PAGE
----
There is nothing fundamentally wrong with "The Best of Enemies." It's a competently made film, with a good cast and a solid enough script.

But for a film based on an incredible true story of an unlikely friendship, "Enemies" lacks that emotional punch you would expect. In the hands of first time director/screen writer Robin Bissell every scene feels calculated down to a second, resulting in a movie that feels way too safe and down the middle.

"Enemies" tells the story of Ann Atwater (Tajai P. Henson), a Civil Rights activist in 1971 Durham, N.C. whose latest cause is trying to force local officials into allowing school desegregation when a fire causes damage to one of the schools.

The officials decide to turn to an outsider from Raleigh (Babou Ceesay), who suggests a charrette - with Ann and C.P. Ellis (Sam Rockwell), the head of the local chapter of the Klu Klux Klan serving as the co-chairs on the 12 person committee.

This reluctant partnership turned into an unlikely friendship that spanned decades. 

"The Best of Enemies" should show how both were changed and the transformation from enemies to good friends took place - but Bissell's screenplay (working from a novel by Osha Gray Davidson) never truly delves into the relationship as much as it should. Instead the film relies on storytelling that hits the high points, building to a crowd-pleasing moment in the final act, that barely scratches the surface. It's one of those films where every song choice - and there are a lot of musical montages throughout - are too on the nose, spelling out exactly how the audience is supposed to feel about every plot development.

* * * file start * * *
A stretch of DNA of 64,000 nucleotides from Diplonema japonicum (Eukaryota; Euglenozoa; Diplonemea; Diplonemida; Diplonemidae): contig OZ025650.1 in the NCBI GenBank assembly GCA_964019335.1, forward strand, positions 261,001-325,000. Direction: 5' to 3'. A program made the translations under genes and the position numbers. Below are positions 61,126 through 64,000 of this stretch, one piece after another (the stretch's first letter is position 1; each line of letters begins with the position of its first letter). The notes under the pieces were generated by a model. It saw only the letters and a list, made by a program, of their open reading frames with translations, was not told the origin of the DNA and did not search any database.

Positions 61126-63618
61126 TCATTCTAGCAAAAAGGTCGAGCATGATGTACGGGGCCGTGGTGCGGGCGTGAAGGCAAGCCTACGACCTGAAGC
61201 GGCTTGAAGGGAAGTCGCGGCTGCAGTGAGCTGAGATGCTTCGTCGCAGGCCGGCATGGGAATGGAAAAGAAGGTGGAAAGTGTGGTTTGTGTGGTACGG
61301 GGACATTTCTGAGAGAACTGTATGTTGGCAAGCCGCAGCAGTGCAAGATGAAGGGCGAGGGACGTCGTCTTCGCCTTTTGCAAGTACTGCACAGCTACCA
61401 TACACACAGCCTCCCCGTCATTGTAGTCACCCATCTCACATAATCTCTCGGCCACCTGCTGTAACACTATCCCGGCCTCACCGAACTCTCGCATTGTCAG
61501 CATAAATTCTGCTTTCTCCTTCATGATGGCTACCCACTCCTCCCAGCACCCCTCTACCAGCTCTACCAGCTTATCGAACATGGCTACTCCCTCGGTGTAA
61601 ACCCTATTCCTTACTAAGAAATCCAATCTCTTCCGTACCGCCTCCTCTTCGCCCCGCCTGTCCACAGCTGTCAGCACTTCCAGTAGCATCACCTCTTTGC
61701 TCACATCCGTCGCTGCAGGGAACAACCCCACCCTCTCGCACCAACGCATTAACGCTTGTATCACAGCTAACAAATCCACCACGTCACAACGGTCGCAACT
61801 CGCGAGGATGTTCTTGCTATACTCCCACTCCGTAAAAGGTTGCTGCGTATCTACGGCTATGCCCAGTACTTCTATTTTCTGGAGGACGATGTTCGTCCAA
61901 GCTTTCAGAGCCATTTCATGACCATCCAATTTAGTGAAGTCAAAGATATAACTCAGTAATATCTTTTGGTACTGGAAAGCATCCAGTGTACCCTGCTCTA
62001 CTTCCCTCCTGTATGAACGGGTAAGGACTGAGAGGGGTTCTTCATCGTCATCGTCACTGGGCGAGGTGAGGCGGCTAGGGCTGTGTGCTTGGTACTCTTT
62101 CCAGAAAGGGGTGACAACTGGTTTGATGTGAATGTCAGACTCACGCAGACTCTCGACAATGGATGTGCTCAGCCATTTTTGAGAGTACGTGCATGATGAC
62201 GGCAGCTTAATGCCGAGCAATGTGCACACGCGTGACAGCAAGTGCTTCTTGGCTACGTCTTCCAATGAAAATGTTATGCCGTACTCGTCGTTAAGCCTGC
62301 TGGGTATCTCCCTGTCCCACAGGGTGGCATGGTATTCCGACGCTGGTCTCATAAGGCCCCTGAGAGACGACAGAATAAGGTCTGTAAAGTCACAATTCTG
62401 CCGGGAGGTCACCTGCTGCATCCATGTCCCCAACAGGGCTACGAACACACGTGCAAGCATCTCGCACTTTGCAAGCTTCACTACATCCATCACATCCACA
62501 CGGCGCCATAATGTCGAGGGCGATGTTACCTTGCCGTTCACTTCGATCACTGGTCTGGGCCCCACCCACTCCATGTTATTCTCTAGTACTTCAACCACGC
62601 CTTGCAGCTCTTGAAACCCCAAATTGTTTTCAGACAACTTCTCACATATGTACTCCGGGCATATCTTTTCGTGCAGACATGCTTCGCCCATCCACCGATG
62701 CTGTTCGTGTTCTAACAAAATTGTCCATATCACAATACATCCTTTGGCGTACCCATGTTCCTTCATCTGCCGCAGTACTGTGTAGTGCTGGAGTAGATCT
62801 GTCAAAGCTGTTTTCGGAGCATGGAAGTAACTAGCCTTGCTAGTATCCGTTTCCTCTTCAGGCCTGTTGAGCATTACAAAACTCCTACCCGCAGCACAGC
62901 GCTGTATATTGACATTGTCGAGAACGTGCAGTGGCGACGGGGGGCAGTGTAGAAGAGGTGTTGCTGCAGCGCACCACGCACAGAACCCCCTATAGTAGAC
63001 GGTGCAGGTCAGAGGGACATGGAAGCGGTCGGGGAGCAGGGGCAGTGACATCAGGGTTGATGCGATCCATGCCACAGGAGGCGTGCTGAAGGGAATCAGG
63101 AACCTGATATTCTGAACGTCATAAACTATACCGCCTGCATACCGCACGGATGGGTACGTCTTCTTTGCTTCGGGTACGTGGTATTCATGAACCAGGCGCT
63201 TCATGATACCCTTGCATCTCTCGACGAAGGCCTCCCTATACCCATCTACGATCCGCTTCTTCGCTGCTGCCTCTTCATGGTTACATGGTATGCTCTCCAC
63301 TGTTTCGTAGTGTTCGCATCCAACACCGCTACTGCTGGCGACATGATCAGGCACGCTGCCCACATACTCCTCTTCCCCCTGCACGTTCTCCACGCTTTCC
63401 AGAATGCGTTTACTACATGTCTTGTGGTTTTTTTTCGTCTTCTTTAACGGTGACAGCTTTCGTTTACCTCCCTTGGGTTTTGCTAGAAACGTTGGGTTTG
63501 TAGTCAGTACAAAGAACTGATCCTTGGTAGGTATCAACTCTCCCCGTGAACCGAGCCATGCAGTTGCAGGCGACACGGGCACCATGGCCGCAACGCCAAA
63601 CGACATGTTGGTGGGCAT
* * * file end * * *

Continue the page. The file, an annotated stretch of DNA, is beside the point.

Henson and Rockwell do what they can given the material they have to work with, but their chemistry never quite feels organic with Rockwell's transformation almost way too sudden given the flow of the film.

It's not until the very end until we truly get to understand how much the incident in the film truly changed both of these peoples - with real life interviews playing during the closing credits that give more of a sense of who they were than anything in the film.

Those interviews left me wanting to know more about Ann and C.P. - and wishing their story was told in a better movie.


Sports Writer. Cover prep sports, Hot Rods baseball, Titans football, and is the Daily News staff film critic.

(0) comments

Welcome to the discussion.

Keep it Clean. Please avoid obscene, vulgar, lewd, racist or sexually-oriented language.
Don't Threaten. Threats of harming another person will not be tolerated.
Be Truthful. Don't knowingly lie about anyone or anything.
Be Nice. No racism, sexism or any sort of -ism that is degrading to another person.
Be Proactive. Use the 'Report' link on each comment to let us know of abusive posts.
Share with Us. We'd love to hear eyewitness accounts, the history behind an article.